Sunday, January 18, 2015

At the Feet of the Storyteller

As many of you know, I’m an Appalachian girl. I grew up in the Southern Blue Ridge Region of Appalachia, which includes southwest VA and northwest NC (as well as some parts of TN and GA).
Now if you know anything about Appalachian culture, we are a mesh of mostly Scottish, Irish, English, Welsh, French … with some German and Native American sprinkled in too. The larger influence is from Scottish and Irish – and with that influence came the wonderful gift of oral storytelling.

My grandmother was a master storyteller. She’d sit on her front porch or at her kitchen table and recount family stories back six or seven generations, and they weren’t boring ‘history’ lessons. They were the types of stories that made you draw closer to listen. Some made you wonder if she was telling the truth or spinning a tale with a little more flare than usual, but her stories ….were true! That’s what made them even more amazing!

Horse thieves, moonshiners, mountain preachers, midwives, shotgun weddings, tragedies, and hilarious mountain antics spilled from the rise and fall of her soft voice. It was mesmerizing and exciting. The call for story pumped to life as I sat by Granny’s knee and listened. The stories stirred my imagination and reminded me how God’s thread of redemption made it from different parts of the world to my heart – and the stories inspired me to do something about that amazing truth.

Now, my grandmother was a pretty amazing storyteller, but what spoke to her hearers the most, was the grace, peace, love and purpose within her stories and her life. Though many captivating moments weaved through her tales, the Truth printed on the pages of her heart brought a deeper fascination into the stories she told. Family members, neighbors, friends far and wide, came to talk with her, and usually, at some point or other, she ended up telling a story.

She never aspired to be a writer, but she’s the first person who called me one, and nurtured that gift as only a lover of stories could do. No, she never did anything the world would recognize as grandiose with her stories, except share them with her family and friends, as reminders of God’s grace throughout generations, but she kept telling them. Her whole life. Even on her deathbed she shared with me about having to brush her teeth with ‘pinebrush’ because they’d never had toothbrushes. J (Humor was a very important hallmark of a storyteller too, btw)

She was a storyteller because of her culture and upbringing, but she was an amazing person because of her imitation of the Ultimate Storyteller.  You see, she lived the Truth she explained in her stories. Her kindness and generosity bled into her everyday choices and words because she recognized the Grand Story of life was about our need for Jesus and His plan to save us. Hope, even in the midst of incredible pain, always found a place in her stories. Why? Because she knew what perfect Hope was and abided in the Giver of Perfect Peace. She'd be the first to tell you that there was nothing amazing in her, but God's grace empowered her to love, be kind, and choose forgiveness. And that's what people saw in her life and heard in her stories - God's grace.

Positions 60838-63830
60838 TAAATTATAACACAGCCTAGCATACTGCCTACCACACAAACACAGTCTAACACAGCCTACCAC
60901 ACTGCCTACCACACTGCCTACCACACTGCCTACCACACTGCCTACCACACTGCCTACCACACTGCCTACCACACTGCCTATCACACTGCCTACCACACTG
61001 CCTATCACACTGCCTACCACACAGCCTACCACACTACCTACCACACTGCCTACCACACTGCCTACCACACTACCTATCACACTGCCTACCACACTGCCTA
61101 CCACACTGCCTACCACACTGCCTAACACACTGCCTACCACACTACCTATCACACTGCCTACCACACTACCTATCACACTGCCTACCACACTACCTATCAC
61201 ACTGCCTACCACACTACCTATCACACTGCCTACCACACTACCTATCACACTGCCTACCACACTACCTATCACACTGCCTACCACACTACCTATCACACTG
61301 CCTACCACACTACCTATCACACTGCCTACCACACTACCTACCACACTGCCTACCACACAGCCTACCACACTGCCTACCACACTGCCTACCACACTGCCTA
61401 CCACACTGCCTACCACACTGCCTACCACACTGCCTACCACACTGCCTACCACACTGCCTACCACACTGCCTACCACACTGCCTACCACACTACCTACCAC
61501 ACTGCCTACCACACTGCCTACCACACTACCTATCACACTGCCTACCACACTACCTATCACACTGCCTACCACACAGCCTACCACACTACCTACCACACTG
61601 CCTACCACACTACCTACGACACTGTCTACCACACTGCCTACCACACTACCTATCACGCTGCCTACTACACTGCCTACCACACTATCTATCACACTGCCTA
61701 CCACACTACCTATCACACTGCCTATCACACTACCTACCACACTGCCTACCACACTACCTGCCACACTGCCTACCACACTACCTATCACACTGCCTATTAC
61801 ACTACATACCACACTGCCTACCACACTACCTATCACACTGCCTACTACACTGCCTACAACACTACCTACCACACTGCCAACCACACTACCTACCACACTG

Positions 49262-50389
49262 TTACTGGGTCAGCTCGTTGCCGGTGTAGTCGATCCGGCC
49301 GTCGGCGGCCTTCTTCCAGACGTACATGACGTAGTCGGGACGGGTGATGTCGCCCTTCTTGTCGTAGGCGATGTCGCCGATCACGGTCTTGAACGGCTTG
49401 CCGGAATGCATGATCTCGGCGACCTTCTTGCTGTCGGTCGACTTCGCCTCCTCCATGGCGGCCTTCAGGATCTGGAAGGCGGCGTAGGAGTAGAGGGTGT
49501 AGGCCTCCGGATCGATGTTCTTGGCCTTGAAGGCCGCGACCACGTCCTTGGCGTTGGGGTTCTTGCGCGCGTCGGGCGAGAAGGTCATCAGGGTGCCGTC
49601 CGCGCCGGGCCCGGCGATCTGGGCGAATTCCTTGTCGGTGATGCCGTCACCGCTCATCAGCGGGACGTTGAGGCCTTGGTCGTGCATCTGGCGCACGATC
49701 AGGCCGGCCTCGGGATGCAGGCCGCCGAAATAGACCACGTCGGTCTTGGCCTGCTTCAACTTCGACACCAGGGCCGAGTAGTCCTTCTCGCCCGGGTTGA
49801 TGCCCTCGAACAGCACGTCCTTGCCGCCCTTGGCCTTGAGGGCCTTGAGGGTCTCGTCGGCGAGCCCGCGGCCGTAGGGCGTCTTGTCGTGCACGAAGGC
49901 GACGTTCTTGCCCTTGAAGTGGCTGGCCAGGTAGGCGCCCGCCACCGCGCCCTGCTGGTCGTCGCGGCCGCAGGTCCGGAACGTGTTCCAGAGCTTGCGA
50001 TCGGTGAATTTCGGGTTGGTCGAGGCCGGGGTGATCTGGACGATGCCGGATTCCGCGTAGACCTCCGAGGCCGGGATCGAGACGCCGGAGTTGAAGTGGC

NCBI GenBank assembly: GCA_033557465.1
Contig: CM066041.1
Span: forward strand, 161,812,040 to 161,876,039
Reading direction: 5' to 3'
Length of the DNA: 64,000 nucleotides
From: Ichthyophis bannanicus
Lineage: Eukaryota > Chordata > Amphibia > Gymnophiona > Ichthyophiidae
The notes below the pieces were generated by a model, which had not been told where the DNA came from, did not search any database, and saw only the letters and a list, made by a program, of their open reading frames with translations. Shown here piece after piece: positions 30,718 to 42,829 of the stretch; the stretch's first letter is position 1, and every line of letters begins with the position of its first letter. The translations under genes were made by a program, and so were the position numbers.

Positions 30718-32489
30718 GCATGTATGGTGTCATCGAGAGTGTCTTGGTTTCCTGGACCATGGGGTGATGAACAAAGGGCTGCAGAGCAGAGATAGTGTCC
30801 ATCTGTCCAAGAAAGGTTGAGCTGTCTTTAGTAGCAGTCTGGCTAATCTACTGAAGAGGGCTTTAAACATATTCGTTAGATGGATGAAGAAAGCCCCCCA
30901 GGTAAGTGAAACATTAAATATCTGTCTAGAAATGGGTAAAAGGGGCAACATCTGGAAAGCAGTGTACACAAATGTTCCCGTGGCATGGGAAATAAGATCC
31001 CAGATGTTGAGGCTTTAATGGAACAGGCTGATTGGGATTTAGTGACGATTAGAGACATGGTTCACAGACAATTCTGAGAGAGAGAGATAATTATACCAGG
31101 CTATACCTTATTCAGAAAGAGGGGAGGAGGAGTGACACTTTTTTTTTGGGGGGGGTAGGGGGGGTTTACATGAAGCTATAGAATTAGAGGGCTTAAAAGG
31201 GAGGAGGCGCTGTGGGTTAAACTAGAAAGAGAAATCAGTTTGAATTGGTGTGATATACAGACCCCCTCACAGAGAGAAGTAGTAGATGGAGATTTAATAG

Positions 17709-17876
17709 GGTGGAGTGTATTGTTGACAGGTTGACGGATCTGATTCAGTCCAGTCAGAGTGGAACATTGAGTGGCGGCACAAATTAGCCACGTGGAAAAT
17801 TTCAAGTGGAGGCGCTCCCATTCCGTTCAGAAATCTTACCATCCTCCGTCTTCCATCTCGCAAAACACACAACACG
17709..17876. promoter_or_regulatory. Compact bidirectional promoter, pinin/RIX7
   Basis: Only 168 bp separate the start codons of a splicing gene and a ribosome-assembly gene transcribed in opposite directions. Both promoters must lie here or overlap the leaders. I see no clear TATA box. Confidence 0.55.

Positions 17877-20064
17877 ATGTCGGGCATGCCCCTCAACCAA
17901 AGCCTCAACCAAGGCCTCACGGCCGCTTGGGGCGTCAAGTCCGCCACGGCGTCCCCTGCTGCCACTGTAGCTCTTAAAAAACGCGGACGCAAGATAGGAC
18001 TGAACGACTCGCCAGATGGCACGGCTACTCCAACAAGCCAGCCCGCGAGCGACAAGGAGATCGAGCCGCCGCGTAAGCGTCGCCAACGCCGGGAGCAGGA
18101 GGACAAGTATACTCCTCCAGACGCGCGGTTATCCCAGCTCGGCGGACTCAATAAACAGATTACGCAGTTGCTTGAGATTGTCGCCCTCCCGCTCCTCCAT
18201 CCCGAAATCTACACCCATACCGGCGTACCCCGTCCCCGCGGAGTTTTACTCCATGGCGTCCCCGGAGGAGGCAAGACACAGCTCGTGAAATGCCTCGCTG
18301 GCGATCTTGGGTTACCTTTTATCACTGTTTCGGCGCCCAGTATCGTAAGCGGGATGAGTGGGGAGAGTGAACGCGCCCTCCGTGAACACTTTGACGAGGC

I was convicted by this truth over Christmas as I worship and thanked God for his miracle, because as writers we are storytellers. Our tales may be great or small, but they reflect our hearts and our purposes. The beautiful thing about storytelling is that it can be refined, just as our souls are refined to become more and more like Christ.

Storytelling is the avenue Jesus chose to bring understanding and change hearts. Why? Because our hearts beat for hope, and all the best stories provide it – the very best give the answers for how to find it :-)

What do I want my stories to show to readers? As a Christian author, my ultimate desire is to bring Light into the Darkness and Hope into Despair by sharing the love of The Storyteller. Whether in overt ways or subtle brushstrokes, I hope the stories I pen will give readers a taste of something beautiful, something life-changing. From comfort, to laughter, to joy, to knowing that someone else understands – stories provide an avenue to the heart other methods can’t create.

How do we, as Christian authors, bring beauty and hope to our stories? How does the Light of hope shine into our words even when we’re not trying?

By drawing closer and closer to The Ultimate Storyteller. As we sit as his feet, learning of his love and grace, it shapes our lives … our stories into something worth telling. He birthed the gift in us, now He bids us to make it grow.  As we learn more about Jesus, rest more in His care, understand His love more deeply, His story writes itself into our lives and becomes our story.

And THAT is always a story worth telling :-)


Pepper Basham writes romance peppered with grace and humor. She’s a native of the Blue Ridge Mountains, a mom of five, a speech-language pathologist, and a lover of chocolate. She writes a variety of genres, but enjoys sprinkling her native culture of Appalachia in them all.  She is represented by Julie Gwinn and is debuting her first novel in May. You can follower her on Facebook: , Twitter: @pepperbasham, or visit her website:




Tim Suddeth said...

This is great. Who wrote this? I don't see a name.

Pepper said...

Sorry, Tim- I forgot to put my bio. I'll try to fix that when I'm back to my computer :)
Pepper Basham

Laurie Tomlinson said...

Love this, Pepper! <3 Love your heart and love the gift you've inherited!